dailymail.co.uk / By Sean Poulter, Consumer Affairs Editor / PUBLISHED: 18:20 EST, 21 January 2013 | UPDATED: 03:02 EST, 22 January 2013
- EU watchdog reveals approval for GM foods fails to identify poisonous gene
- 54 of the 86 GM plants approved contain the dangerous gene
- Gene found in food for farm animals producing meat, milk and eggs
- Biotech supporters argue there is no evidence that GM foods are harmful
A virus gene that could be poisonous to humans has been missed when GM food crops have been assessed for safety.
GM crops such as corn and soya, which are being grown around the world for both human and farm animal consumption, include the gene.
A new study by the EU’s official food watchdog, the European Food Safety Authority(EFSA), has revealed that the international approval process for GM crops failed to identify the gene.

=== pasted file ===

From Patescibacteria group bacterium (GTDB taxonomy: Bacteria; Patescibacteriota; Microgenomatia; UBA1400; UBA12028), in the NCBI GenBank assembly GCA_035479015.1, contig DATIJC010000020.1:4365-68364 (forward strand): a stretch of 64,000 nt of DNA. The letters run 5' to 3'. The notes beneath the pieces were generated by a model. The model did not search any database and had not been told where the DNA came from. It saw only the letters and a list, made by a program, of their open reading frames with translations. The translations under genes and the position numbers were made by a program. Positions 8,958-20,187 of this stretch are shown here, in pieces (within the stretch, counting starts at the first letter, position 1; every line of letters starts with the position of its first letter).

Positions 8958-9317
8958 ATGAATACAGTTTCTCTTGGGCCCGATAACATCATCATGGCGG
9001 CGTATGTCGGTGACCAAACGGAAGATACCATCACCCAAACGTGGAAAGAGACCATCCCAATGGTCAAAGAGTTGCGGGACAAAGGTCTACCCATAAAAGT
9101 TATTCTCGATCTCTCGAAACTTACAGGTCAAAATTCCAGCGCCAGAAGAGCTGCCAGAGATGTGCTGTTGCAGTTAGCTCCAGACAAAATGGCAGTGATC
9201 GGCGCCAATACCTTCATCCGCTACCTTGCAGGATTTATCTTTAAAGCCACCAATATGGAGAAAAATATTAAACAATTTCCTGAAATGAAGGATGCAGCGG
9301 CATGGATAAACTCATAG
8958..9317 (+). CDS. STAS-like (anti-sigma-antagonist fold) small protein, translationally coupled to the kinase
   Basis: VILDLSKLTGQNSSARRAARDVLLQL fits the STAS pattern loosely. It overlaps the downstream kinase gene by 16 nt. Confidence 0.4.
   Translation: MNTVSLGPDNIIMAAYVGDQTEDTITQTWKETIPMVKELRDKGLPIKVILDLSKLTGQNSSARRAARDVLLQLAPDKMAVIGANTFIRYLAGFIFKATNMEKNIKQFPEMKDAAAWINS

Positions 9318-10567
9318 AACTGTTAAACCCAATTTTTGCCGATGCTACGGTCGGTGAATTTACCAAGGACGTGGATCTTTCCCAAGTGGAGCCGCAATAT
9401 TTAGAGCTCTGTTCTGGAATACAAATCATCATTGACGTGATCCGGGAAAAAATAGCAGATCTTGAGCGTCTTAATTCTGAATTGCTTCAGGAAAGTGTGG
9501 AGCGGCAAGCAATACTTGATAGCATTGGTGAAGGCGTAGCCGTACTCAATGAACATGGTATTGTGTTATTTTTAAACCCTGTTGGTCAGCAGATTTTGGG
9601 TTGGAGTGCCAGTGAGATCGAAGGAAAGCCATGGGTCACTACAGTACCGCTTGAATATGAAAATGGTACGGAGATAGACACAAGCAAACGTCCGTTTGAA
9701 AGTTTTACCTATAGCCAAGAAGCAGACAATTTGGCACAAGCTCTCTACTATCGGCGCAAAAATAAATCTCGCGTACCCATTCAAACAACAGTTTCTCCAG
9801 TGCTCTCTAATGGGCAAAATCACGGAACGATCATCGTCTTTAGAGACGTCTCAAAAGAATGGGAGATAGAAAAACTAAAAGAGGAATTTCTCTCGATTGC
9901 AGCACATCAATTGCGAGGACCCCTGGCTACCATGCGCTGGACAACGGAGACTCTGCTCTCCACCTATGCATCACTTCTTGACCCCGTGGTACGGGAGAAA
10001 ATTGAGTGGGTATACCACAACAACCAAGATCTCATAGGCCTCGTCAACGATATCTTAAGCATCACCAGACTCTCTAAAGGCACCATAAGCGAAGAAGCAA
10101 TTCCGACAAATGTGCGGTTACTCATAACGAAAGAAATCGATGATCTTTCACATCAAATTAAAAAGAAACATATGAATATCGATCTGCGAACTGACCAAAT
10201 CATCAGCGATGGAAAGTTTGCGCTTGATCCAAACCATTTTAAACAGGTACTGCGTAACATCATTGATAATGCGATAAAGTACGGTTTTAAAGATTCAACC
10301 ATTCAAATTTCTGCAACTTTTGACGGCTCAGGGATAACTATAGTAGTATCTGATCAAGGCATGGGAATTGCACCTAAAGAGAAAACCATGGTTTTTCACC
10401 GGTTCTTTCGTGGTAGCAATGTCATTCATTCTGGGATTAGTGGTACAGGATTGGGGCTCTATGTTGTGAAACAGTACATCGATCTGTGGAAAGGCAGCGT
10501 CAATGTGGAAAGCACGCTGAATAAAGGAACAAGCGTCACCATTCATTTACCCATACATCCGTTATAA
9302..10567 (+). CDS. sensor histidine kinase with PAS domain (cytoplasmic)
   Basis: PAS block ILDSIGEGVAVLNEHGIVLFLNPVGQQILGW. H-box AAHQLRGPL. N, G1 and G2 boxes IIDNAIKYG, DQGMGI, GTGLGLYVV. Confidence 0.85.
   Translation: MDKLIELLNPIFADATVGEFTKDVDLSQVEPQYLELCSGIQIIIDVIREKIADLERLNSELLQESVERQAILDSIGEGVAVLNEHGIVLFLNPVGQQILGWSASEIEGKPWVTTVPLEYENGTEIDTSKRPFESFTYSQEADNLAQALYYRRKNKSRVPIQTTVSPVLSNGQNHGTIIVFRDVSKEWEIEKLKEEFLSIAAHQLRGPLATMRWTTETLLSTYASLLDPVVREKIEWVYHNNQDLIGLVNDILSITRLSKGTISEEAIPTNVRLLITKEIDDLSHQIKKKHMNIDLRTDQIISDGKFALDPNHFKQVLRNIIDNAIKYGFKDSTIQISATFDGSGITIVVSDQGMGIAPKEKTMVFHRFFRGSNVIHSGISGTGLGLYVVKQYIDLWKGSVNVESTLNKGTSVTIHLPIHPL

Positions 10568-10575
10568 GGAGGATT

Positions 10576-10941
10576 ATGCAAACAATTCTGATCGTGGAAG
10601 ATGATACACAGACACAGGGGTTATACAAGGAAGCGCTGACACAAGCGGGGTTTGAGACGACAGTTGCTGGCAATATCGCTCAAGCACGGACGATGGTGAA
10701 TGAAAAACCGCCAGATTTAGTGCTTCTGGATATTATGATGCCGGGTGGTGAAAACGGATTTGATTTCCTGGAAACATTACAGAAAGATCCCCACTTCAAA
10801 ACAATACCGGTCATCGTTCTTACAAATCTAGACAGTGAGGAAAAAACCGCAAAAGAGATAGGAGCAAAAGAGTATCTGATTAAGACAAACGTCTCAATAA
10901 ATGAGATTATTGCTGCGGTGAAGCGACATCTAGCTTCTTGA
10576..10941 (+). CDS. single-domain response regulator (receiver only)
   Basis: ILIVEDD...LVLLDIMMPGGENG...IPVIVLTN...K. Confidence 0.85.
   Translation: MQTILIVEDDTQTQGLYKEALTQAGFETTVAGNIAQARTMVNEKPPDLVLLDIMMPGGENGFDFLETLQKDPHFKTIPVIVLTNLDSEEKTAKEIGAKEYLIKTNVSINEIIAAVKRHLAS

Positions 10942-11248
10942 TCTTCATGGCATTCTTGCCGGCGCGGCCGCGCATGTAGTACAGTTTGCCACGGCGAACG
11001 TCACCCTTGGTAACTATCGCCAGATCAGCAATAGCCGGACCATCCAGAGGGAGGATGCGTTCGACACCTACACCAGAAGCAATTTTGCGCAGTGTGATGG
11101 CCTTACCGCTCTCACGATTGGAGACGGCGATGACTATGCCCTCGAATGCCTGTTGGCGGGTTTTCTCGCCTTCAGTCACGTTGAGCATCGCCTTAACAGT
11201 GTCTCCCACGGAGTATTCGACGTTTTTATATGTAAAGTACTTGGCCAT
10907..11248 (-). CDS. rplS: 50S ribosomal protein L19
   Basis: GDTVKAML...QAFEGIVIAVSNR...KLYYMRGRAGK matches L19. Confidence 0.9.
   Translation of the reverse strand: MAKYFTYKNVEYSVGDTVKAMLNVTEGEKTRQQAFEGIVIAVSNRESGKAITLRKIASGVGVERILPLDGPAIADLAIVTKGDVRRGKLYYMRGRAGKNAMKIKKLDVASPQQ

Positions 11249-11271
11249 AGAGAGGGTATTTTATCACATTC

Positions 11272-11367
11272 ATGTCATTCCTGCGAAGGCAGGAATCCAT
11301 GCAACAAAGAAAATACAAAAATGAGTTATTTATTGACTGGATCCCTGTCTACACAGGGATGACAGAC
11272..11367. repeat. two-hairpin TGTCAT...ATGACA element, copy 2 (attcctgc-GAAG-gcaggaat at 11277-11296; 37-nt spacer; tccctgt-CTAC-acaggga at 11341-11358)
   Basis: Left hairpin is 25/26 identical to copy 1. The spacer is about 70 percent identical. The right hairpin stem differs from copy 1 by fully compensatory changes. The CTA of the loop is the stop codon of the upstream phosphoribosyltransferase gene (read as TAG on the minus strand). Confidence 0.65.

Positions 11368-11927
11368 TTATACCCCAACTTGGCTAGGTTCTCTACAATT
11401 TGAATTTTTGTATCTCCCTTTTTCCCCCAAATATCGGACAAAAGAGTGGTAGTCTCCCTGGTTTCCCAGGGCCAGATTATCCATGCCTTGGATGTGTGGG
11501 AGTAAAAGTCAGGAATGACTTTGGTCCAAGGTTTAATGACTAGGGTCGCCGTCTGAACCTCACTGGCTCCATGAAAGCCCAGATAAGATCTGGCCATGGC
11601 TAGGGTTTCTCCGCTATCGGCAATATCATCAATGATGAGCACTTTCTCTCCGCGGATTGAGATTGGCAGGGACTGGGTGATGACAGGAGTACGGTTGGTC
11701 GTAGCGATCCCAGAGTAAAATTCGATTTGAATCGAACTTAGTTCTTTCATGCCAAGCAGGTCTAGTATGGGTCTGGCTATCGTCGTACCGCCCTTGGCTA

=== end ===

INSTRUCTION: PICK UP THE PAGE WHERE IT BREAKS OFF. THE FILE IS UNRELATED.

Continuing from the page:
A new study conducted by the EU has shown that standard tests for GM foods may be missing a potentially poisonous gene for humans
As a result, watchdogs have not investigated its impact on human health and the plants themselves when assessing whether they were safe.
The findings are particularly powerful because the work was carried out by independent experts, rather than GM critics.
It was led by Nancy Podevin, who was employed by EFSA, and Patrick du Jardin, of the Plant Biology Unit at the University of Liege in Belgium.
They discovered that 54 of the 86 GM plants approved for commercial growing and food in the US, including corn and soya, contain the viral gene, which is known as ‘Gene VI’.